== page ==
Learn how to propagate
Plant propagation is a great way to create the garden of your dreams without spending a lot of money. It involves taking cuttings or seeds from existing plants and growing them into new, full-grown plants!
Propagating is simple too, so if you’re into saving money AND having a garden the envy of the neighbourhood – read our 5 step guides to propagation!
Propagation Product Essentials
Before we get into the steps of how to propagate, you’ll need the right tools for the job. Here are our 5 simple starter products we would recommend to anyone looking to get into propagation:
- Seed Tray Propagator
- Plant Labels
- Cell Tray Propagator
- Widger & Dibber Set
- Your Seed Packets
Propagating plants from seeds
The Right Soil – Start by choosing the right soil mix for your plants. It’s best to use a light, well-draining potting mix that will allow the plant roots to breathe and absorb nutrients. Depending on the type of plant you’re growing, you may want to add some fertilizer, Vermiculite or compost to give it an extra boost. (vermiculite simply helps with drainage in the soil)
Seed Trays – Determine which method of seeding you want to use. If you’re working with large seeds like beans or squash, direct seeding is often recommended since these types of seeds don’t need as much protection or moisture as small seeds do. However, if you’re growing from smaller seeds, it’s best to start with seed trays. This will allow the seeds to germinate and establish roots before needing transplanted into a larger cell tray and eventually outside. Using a propagator to ensure a consistent temperature is the best way to ensure happy seeds.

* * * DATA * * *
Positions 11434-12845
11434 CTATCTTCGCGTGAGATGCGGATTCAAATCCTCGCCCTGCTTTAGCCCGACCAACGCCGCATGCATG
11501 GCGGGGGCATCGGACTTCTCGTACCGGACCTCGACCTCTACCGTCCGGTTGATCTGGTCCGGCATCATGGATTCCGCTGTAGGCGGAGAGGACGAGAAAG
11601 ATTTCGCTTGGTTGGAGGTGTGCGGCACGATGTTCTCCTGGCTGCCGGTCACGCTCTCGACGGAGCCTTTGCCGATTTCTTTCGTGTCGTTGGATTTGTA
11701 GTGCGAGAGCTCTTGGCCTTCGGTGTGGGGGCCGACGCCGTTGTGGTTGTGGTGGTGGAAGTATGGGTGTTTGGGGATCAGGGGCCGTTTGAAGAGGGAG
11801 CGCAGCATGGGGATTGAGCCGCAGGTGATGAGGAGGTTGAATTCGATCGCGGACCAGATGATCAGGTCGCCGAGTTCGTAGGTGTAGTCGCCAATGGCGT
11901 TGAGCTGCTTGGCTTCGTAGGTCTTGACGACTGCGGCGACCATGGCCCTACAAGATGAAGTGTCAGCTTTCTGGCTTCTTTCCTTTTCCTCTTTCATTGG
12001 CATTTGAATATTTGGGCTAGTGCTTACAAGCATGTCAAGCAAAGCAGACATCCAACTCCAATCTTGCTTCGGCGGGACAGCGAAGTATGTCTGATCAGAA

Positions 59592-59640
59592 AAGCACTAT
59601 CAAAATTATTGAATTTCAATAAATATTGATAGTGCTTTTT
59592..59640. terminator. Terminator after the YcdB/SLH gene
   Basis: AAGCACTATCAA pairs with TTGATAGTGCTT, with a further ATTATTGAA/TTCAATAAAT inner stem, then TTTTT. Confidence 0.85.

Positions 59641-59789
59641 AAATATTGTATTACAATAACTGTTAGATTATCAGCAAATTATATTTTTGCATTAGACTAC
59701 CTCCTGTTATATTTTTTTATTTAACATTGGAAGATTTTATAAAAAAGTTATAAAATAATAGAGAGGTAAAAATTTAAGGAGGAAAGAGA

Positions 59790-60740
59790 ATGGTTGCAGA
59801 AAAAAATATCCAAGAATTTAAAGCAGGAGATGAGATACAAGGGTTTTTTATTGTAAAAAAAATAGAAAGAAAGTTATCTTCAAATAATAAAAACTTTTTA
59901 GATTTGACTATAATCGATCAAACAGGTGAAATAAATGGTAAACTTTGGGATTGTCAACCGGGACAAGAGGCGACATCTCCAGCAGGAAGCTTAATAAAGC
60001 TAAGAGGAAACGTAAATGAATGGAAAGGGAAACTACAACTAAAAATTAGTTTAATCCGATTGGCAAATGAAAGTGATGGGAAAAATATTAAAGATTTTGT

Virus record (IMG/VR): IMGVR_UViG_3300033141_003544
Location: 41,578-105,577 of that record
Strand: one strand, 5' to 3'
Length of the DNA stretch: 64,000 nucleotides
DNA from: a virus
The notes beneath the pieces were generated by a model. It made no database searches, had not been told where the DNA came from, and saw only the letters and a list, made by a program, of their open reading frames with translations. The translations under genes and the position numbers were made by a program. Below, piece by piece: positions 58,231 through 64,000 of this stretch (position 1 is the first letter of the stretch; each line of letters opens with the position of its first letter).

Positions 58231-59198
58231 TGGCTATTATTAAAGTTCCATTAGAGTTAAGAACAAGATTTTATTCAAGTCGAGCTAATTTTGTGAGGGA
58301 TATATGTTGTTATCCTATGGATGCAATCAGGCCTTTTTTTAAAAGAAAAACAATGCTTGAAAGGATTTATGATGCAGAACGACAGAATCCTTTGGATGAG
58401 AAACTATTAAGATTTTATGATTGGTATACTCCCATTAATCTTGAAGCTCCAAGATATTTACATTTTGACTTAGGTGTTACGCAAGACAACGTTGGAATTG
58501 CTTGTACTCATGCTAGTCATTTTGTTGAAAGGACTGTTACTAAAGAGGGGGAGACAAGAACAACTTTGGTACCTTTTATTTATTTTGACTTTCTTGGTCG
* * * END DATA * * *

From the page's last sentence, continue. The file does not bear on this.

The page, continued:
Space the Seeds – Plant each seed about one centimetre deep into the soil mix with good spacing between them – this will help reduce competition between plants once they start growing. Make sure not to overcrowd the tray – this can cause the seedlings to become spindly and weak after germination due to limited root room.
Water – Provide adequate moisture for your newly sown seeds by covering them with a thin layer of soil mix and then lightly misting them every day until they begin sprouting (usually about one week). Overwatering can cause certain types of seedlings – such as tomatoes – to develop fungal diseases so make sure that you only provide enough water for the plant roots but not too much!
Sunshine – Keep your newly planted pots in bright sunlight during their first few weeks – this will encourage strong root growth and healthy foliage development. As soon as the first true leaves appear (not just cotyledon leaves!), you should begin fertilizing your young seedlings with a liquid fertilizer solution every two weeks – this will help keep them strong and productive throughout their entire life cycle!
Once your seedlings have grown large enough (about four weeks old), they should be ready for transplanting into a larger cell tray, and if warm enough moved out to a greenhouse or gro-zone. If the outdoor temperature is still cold, keep your seedlings indoor on a windowsill.